Do measures of depressive symptoms function differently in people with spinal cord injury versus primary care patients: the CES-D, PHQ-9, and PROMIS®-D
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To evaluate whether items of three measures of depressive symptoms function differently in persons with spinal cord injury (SCI) than in persons from a primary care sample.
This study was a retrospective analysis of responses to the Patient Health Questionnaire depression scale, the Center for Epidemiological Studies Depression scale, and the National Institutes of Health Patient-Reported Outcomes Measurement Information System (PROMIS®) version 1.0 eight-item depression short form 8b (PROMIS-D). The presence of differential item function (DIF) was evaluated using ordinal logistic regression.
No items of any of the three target measures were flagged for DIF based on standard criteria. In a follow-up sensitivity analyses, the criterion was changed to make the analysis more sensitive to potential DIF. Scores were corrected for DIF flagged under this criterion. Minimal differences were found between the original scores and those corrected for DIF under the sensitivity criterion.
The three depression screening measures evaluated in this study did not perform differently in samples of individuals with SCI compared to general and community samples. Transdiagnostic symptoms did not appear to spuriously inflate depression severity estimates when administered to people with SCI.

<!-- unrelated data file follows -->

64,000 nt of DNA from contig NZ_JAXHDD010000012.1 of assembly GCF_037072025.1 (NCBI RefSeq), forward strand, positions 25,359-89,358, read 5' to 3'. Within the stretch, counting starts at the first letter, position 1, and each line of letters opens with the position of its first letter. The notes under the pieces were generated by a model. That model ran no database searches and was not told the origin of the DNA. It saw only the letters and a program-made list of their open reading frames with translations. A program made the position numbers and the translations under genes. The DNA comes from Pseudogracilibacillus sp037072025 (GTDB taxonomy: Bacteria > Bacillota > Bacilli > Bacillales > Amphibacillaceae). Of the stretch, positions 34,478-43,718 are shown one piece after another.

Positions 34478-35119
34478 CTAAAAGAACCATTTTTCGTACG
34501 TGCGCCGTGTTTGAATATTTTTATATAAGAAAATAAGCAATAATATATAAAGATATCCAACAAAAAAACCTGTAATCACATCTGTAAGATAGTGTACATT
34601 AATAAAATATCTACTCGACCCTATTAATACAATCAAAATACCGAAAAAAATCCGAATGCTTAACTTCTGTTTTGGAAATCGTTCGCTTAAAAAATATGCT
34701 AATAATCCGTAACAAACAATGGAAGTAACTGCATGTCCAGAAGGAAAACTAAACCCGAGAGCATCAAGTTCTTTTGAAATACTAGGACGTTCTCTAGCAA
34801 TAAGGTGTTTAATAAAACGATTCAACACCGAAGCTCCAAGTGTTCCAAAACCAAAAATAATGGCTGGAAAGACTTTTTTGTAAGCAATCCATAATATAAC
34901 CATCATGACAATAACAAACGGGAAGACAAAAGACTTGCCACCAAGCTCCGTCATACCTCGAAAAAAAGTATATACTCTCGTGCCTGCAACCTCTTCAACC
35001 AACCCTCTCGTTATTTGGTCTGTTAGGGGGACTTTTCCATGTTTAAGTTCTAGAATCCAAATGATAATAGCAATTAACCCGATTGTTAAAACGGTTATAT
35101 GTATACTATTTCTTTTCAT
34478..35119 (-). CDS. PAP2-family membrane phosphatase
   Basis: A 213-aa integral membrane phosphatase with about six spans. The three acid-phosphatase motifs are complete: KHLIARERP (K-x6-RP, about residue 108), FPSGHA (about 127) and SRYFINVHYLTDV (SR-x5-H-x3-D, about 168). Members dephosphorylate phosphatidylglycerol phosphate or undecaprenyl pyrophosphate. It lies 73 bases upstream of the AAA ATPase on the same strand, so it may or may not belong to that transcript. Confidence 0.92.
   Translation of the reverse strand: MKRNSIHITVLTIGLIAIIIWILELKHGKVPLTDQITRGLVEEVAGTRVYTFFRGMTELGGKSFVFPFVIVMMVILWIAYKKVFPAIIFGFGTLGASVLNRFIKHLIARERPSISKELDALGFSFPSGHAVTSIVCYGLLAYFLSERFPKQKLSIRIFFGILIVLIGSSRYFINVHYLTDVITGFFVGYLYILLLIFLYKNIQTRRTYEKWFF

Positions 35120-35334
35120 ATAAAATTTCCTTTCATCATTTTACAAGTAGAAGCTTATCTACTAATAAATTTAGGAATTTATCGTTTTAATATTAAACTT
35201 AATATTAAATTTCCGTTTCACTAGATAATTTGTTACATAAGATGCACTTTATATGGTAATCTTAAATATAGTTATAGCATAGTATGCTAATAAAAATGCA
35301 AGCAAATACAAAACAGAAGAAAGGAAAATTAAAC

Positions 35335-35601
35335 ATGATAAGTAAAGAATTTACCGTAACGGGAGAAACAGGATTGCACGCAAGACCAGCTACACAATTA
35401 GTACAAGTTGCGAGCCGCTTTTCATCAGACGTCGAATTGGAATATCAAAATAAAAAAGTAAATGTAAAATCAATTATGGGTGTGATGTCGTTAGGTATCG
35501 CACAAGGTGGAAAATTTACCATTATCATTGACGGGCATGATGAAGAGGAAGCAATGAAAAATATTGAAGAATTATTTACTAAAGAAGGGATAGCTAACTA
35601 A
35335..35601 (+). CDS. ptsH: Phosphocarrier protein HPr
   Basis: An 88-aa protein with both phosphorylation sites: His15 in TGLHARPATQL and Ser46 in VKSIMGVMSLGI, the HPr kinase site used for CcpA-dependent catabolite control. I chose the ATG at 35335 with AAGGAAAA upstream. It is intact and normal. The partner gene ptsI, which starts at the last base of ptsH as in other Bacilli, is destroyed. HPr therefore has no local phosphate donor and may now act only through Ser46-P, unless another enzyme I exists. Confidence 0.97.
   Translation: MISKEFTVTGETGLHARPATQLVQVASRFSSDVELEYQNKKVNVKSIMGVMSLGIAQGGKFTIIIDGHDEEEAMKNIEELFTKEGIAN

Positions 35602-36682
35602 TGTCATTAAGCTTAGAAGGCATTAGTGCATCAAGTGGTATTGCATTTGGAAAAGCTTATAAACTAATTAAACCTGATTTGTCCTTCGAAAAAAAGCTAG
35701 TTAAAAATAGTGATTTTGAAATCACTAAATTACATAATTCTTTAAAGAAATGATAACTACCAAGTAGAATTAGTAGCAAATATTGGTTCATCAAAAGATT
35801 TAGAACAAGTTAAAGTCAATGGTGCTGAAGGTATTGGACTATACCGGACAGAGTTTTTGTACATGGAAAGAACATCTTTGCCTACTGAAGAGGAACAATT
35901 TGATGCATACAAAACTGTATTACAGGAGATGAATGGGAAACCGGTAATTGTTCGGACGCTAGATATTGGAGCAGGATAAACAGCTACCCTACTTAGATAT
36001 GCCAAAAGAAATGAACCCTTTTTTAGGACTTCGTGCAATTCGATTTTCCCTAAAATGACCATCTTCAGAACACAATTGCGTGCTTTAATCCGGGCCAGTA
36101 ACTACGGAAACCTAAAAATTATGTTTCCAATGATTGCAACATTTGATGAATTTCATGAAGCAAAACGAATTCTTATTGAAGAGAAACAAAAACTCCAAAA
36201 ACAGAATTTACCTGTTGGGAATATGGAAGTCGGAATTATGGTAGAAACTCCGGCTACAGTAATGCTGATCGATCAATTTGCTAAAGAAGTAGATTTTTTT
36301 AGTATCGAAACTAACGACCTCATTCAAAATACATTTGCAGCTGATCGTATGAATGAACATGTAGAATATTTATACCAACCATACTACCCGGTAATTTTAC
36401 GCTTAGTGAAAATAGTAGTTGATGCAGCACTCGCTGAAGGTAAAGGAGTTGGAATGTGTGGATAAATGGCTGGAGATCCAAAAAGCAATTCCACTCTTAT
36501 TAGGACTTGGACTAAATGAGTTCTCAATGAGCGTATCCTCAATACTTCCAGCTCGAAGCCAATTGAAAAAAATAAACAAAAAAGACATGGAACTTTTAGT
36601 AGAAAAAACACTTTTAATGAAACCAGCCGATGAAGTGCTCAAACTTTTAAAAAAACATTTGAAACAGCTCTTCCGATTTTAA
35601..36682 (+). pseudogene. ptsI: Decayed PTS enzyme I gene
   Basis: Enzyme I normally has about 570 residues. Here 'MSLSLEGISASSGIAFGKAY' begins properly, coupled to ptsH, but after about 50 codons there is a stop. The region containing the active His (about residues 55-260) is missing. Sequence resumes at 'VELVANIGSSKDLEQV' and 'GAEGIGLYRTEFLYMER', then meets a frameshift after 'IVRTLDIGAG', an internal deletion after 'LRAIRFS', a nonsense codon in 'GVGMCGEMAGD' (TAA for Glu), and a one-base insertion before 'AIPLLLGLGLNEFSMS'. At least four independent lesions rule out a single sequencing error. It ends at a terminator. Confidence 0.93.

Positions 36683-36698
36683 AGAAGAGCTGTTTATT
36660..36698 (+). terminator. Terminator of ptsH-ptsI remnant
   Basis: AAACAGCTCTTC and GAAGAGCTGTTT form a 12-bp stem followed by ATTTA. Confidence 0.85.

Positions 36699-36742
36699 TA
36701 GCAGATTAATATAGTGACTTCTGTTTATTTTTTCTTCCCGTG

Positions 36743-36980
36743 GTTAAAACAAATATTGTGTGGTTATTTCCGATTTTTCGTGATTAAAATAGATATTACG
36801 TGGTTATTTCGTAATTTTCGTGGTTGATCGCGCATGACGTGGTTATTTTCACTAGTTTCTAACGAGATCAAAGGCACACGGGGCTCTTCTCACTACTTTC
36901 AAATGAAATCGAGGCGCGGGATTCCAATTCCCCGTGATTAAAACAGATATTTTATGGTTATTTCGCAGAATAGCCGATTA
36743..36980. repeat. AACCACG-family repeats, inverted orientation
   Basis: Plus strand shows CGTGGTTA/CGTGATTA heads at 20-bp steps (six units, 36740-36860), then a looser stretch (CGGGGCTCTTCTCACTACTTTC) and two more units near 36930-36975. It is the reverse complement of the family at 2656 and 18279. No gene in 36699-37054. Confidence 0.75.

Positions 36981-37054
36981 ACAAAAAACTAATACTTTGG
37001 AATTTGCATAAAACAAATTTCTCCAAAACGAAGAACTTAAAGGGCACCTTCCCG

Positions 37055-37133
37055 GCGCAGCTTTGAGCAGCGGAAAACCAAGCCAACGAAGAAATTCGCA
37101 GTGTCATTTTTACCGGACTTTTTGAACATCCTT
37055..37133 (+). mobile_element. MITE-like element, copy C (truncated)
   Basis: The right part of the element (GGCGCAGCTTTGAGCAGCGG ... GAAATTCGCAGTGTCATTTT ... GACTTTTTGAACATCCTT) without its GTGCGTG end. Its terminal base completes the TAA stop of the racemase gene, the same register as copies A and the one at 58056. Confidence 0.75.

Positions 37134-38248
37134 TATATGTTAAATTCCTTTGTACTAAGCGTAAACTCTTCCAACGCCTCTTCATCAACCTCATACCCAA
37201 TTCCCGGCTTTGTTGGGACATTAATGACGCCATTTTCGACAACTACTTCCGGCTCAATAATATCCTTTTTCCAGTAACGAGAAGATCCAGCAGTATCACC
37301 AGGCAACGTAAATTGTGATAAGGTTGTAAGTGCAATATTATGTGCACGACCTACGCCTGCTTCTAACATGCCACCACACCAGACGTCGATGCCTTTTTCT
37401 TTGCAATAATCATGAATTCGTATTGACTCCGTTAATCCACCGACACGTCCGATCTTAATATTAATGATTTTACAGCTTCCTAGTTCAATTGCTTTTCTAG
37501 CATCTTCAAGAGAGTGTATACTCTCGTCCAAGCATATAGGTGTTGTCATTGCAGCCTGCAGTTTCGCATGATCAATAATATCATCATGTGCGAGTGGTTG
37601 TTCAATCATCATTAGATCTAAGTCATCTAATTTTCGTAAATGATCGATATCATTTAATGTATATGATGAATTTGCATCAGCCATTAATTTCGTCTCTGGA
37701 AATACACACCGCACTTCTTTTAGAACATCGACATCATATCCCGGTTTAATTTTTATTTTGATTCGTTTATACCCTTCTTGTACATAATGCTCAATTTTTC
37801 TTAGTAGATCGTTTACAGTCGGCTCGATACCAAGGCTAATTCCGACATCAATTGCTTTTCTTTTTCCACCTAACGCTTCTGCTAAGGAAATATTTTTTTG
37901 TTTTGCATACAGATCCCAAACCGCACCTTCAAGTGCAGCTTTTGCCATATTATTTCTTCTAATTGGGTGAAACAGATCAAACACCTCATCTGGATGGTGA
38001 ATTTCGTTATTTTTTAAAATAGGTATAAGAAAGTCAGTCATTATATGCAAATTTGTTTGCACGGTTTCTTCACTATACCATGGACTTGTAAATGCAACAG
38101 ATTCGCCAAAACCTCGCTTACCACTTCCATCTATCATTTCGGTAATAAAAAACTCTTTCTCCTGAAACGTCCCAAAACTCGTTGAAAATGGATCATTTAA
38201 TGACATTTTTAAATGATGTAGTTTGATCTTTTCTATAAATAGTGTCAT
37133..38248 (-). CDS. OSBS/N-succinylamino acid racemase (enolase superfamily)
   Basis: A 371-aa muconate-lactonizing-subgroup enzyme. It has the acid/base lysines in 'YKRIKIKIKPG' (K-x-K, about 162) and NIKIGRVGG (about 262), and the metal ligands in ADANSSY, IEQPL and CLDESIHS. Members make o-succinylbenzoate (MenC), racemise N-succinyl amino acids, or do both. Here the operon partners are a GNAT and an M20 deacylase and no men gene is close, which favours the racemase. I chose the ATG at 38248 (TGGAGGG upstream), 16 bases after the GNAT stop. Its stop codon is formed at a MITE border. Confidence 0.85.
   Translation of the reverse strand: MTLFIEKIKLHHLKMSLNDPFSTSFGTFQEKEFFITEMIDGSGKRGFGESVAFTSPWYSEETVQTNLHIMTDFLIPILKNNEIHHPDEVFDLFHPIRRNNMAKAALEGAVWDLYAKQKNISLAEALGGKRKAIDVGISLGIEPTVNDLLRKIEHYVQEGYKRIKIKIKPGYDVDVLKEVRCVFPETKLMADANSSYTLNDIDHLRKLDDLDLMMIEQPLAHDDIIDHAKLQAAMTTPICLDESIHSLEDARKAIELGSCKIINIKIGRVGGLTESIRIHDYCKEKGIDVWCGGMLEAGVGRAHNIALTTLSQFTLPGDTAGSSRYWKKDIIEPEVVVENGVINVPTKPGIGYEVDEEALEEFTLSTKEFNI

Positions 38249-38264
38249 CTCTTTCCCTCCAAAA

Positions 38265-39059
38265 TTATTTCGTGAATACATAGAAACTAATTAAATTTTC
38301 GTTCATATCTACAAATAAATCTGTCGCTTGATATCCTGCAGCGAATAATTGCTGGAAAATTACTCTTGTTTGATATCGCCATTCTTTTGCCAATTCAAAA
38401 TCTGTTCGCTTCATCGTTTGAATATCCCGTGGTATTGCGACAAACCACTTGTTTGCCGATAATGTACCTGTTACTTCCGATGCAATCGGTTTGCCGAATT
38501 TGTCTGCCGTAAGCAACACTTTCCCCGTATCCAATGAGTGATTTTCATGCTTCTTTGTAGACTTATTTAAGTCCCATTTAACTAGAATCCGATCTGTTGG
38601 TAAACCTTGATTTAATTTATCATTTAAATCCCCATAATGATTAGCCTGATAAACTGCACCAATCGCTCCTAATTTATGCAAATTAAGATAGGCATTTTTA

KeywordsSpinal cord injuries Depression Diagnosis Psychometrics Rehabilitation Screening Differential item function Measurement invariance
Center for Epidemiological Studies Depression scale
Confirmatory factor analysis
Differential item functioning
Diagnostic and Statistical Manual of Mental Disorders fourth edition
Exploratory factor analysis
Glasgow Coma Scale
Graded response model
Item response theory
Major depressive disorder
Patient Health Questionnaire 9
Patient-Reported Outcomes Measurement Information System (PROMIS®)-Depression
Spinal cord injury
Traumatic brain injury
Research reported in this paper was supported by the Agency for Healthcare Research and Quality (AHRQ) under award number R03HS020700. The content is solely the responsibility of the authors and does not necessarily represent the official views of the AHRQ. The contents of this publication were developed in part under Grants from the Department of Education, National Institute of Disability and Rehabilitation Research, Grant Numbers H133B080024, H133B031129, H133N110009, and H133N060033. However, those contents do not necessarily represent the policy of the Department of Education, and you should not assume endorsement by the Federal Government. Research reported in this paper was supported by the National Institute of Arthritis and Musculoskeletal and Skin Diseases of the National Institutes of Health under award number 5U01AR052171. The content is solely the responsibility of the authors and does not necessarily represent the official views of the National Institutes of Health.
Compliance with ethical standards
Conflict of interest
Drs. Cook, Kallen, Bombarier, Choi and Amtmann and Ms. Bamer and Ms. Salem declare that they have no conflict of interest.
All procedures performed in studies involving human participants were in accordance with the ethical standards of the institutional and/or national research committee and with the 1964 Helsinki declaration and its later amendments or comparable ethical standards.
Informed consent was obtained from all individual participants included in the study.
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